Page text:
Singapore’s social cohesion has been achieved through deliberate government intervention. To what extent do you agree with this statement?
I agree with this statement to a large extent. Singapore is a multi-ethnic country with people from many different racial, cultural and religious backgrounds. Though Singapore has enjoyed peace since the 1960s, Singaporeans have constantly been reminded that racial and religious sensitivities can upset social harmony. A lack of tolerance by any groups can result in conflict that Singapore can ill-afford. Thus, it is vital to have strong and stable bonds among the people as it is the basis for Singapore’s happiness,
prosperity and progress. As such, the government implemented numerous policies implemented and instituted several sound laws and legislation. This is the basis to Singapore’s social cohesion. However,
Singaporeans’ ability to tolerate one another also played a part in Singapore’s social cohesion.
First, the numerous policies implemented by the government have vastly helped in achieving social cohesion in Singapore. The policy of multi-racialism promotes equality among the races, with no special rights granted to any particular racial or religious group. This policy recognizes English, Malay, Chinese and Tamil as official languages of Singapore. The absence of racial and religious conflicts in Singapore shows that this policy had worked well. Fairness to all the racial and religious groups in Singapore has enabled these groups to co-exist harmoniously. The ethnic integration policy promotes racial harmony in HDB estates by preventing the formation of racial enclaves. Under this policy, there are maximum proportions of HDB flats for all ethnic groups in each HDB block and neighbourhood. Once the quota has been reached for an ethnic group, there would be no further sale of HDB flats to the ethnic group in order to have a balanced mix of residents of different races in each neighbourhood and block. Most Singaporeans agree that the implementation of ethnic quotas serves the greater good. It is in these HDB estates that Singaporeans from various backgrounds and communities interact. By maintaining a multi-racial environment in our housing estates, we maintain racial harmony and religious tolerance. The interests of minority groups are safeguarded by the Minority Representation Policy that enables minority groups to be represented in Parliament – through Group Representation Constituencies (GRCs).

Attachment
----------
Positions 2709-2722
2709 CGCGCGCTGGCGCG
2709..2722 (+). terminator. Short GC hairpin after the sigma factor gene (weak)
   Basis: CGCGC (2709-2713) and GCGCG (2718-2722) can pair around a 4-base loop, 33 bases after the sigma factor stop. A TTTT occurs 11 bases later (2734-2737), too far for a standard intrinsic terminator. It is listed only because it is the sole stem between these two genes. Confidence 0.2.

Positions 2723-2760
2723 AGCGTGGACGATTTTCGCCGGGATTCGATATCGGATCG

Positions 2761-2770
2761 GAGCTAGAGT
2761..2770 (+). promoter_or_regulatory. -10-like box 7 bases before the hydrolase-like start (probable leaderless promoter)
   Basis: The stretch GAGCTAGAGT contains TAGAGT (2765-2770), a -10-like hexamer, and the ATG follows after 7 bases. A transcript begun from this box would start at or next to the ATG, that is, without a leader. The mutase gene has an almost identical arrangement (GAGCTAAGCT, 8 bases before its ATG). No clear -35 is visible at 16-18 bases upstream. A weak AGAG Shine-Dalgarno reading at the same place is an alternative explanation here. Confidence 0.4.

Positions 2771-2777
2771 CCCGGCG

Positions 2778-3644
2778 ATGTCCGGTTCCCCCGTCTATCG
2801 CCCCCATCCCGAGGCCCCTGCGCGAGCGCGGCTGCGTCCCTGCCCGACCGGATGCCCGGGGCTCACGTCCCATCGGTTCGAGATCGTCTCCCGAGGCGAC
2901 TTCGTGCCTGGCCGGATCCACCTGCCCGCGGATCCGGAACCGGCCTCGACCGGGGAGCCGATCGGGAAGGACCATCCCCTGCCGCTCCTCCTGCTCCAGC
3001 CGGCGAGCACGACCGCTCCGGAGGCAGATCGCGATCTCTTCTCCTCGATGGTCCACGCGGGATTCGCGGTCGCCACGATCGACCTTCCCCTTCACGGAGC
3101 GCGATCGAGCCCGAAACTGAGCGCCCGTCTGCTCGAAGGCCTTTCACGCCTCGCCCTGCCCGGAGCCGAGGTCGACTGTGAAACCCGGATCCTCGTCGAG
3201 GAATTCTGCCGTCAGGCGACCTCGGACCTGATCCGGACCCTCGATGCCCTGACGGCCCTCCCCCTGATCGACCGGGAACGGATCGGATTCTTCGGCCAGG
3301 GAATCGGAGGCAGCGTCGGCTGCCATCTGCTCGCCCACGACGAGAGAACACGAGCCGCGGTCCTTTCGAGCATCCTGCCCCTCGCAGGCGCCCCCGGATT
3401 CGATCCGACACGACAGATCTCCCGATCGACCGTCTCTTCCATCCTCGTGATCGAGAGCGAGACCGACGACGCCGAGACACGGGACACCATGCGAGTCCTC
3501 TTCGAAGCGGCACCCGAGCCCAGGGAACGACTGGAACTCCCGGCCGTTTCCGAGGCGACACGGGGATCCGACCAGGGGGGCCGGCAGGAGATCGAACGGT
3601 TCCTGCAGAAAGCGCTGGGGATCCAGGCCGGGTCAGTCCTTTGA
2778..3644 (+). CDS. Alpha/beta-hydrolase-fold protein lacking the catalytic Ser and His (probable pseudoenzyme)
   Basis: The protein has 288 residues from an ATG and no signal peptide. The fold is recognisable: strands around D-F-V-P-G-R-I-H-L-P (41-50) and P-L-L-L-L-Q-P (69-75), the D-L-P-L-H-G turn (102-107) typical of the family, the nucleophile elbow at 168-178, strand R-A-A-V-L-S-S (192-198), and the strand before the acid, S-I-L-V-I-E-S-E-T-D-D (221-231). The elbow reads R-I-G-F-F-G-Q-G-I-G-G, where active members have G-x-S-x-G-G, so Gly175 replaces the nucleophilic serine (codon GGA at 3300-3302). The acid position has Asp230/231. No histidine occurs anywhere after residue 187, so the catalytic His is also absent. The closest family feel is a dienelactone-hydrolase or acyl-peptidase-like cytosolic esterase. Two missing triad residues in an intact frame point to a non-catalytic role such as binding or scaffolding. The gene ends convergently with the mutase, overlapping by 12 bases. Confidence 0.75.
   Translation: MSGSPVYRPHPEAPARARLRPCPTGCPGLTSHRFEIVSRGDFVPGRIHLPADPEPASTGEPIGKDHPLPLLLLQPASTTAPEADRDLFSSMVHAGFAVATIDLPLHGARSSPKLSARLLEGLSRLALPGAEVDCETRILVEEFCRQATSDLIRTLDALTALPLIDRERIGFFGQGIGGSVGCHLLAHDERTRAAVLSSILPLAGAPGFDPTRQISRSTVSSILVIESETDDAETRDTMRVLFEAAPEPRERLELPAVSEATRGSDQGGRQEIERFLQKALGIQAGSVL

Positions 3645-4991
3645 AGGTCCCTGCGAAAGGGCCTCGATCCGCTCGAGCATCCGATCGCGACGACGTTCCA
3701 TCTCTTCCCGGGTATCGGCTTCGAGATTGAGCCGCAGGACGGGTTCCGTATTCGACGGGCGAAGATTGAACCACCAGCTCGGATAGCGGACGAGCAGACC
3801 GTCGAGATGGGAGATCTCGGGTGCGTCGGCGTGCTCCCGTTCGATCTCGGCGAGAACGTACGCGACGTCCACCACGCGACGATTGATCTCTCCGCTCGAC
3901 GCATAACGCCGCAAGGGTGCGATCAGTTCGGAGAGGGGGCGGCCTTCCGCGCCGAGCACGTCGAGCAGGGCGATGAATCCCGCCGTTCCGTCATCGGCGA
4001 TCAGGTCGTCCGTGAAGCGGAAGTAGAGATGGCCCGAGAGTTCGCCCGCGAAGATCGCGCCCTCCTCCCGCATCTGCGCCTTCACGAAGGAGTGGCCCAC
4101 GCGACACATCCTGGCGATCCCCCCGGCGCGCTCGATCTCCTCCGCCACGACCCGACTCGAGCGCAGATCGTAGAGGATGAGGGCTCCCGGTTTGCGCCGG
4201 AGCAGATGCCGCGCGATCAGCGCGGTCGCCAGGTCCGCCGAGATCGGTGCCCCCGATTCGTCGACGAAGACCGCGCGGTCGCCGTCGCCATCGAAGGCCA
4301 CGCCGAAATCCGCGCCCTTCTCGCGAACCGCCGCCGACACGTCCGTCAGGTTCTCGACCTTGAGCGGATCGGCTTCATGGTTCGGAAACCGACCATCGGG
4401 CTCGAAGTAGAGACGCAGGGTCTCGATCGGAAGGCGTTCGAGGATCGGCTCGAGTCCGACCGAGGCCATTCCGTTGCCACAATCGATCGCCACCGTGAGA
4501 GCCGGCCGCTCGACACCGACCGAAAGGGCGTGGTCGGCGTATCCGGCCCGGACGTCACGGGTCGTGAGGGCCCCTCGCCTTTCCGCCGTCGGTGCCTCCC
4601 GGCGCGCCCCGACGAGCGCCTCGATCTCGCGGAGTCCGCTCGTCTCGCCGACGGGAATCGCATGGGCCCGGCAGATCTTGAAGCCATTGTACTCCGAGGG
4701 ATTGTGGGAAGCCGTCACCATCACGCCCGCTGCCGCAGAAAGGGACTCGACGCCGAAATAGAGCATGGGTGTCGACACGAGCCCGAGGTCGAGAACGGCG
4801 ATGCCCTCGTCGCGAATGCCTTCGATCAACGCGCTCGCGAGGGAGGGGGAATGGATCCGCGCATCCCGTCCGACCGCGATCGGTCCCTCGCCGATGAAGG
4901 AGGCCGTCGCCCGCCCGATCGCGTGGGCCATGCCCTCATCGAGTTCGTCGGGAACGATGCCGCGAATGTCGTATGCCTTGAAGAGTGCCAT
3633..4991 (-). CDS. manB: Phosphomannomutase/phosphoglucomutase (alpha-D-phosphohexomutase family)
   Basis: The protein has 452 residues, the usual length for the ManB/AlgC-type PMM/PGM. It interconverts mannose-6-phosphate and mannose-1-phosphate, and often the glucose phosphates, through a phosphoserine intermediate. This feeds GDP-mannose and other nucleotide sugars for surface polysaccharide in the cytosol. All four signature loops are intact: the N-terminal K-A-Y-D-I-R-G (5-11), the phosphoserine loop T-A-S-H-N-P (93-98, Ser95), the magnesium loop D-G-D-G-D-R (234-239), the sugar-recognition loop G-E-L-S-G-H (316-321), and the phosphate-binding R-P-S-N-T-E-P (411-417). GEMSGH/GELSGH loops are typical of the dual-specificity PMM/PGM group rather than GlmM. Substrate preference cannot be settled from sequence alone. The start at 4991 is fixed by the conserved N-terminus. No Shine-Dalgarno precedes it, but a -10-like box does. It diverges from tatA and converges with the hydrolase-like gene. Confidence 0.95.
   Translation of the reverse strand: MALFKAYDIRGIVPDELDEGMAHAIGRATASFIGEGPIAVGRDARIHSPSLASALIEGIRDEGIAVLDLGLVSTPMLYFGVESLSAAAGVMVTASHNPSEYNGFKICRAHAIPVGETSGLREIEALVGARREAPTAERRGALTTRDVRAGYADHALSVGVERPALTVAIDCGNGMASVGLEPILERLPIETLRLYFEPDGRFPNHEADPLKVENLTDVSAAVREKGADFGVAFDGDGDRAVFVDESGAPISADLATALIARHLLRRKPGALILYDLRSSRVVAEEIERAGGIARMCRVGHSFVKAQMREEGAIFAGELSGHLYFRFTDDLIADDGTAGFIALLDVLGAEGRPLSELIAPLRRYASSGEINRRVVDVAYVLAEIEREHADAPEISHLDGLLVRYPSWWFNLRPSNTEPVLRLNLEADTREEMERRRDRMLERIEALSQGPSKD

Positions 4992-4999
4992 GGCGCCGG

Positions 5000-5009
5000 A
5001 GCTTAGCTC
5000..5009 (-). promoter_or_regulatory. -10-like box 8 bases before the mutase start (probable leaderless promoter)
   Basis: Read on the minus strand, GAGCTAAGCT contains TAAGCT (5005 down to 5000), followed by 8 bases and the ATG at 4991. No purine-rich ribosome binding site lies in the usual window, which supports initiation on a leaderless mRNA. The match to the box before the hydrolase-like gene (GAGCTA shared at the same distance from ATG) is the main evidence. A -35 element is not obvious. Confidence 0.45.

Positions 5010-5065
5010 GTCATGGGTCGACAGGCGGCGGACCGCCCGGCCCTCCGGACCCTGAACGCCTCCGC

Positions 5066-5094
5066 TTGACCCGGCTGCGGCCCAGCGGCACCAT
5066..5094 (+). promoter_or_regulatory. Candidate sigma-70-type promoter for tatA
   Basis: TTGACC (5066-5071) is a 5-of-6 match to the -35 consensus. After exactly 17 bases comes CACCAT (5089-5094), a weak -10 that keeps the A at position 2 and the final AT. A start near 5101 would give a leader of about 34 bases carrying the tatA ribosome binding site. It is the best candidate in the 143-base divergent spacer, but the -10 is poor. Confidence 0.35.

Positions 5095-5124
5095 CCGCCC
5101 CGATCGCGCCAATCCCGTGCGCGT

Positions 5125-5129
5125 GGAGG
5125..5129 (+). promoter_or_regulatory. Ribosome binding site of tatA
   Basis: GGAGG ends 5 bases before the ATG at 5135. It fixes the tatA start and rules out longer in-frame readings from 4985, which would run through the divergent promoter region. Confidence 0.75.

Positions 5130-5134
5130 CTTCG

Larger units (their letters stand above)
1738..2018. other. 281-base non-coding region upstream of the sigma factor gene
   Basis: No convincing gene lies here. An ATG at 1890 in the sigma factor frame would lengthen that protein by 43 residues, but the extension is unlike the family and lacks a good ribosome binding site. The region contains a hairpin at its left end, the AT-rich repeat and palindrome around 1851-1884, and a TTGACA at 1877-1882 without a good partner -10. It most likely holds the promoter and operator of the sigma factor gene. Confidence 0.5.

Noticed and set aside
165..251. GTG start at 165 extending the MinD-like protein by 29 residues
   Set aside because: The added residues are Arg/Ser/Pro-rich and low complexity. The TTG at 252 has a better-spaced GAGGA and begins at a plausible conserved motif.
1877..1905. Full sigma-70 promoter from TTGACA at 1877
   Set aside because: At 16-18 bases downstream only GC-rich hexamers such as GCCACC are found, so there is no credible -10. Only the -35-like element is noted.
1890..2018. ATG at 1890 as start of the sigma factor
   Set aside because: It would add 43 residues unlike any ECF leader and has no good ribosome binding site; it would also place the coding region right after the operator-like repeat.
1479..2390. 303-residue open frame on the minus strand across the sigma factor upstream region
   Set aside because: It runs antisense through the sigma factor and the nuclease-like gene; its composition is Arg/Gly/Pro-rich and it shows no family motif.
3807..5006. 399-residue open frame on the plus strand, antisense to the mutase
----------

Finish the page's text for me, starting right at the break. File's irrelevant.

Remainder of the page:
This system ensures that the concerns and needs of the minority groups are made known to the government. In addition, the system requires political parties to take a multi-racial approach when campaigning in the GRCs. Candidates from the different races in each team would have to co-operate with one another.
Second, the Singapore government has also instituted sound laws to protect and promote inter-racial harmony. The Presidential Council for Minority Rights (PCMR) was established with the main function of scrutinizing legislation. It ensures that all Acts of Parliament—after they have had their second and third
readings before they are presented to the President for assent—do not discriminate against any racial
group. The PCMR is one of the important safeguards and checks instituted in Singapore to preserve racial harmony. The PCMR ensures that no law or subsidiary legislation is enacted which discriminates against any racial group. The Sedition Act is in Chapter 290 of the Statutes of Singapore. It was last revised in 1985. Subsection three of the Sedition Act describes the types of publication that have seditious tendency and these include publications that “promote feelings of ill-will and hostility between
different races or classes". In September 2005, the Sedition Act was first used on individuals when three men, including a teenager, were charged for making seditious and inflammatory racist comments on the
Internet. Incompliance with these laws would result in due punishment, so Singaporeans are unlikely to do anything that can create feelings of ill-will or hostility among different religions. The September 2005 case is one of the few cases where that happened.
Aside from government intervention, Singaporeans’ ability to tolerate one another also played a part in
Singapore’s social cohesion. Singaporeans know that without tolerance the society would fall apart, as evident from the riots in history that broke out due to the lack of tolerance by one of the races. As such Singaporeans have tried hard to tolerate people of different races or religions. Also, Singaporeans are well-educated. With education comes the awareness of the importance of social cohesion and a better grasp of tolerance.
In conclusion, Singapore’s social cohesion has indeed been achieved through deliberate government intervention. Singaporeans’ individual ability to tolerate one another has played an important role in achieving social cohesion, but this role is not as big a role as government’s intervention, because the
government’s intervention in terms of policies and laws has laid a strong and solid foundation for social
cohesion in Singapore. Moreover, Singaporeans’ ability to tolerate one another comes about mainly
due to education, and education comes about because the government has made it compulsory and available to all Singaporean children. As such, the government has yet again played a part in social cohesion by developing Singaporean’s tolerance to other races and religions due education.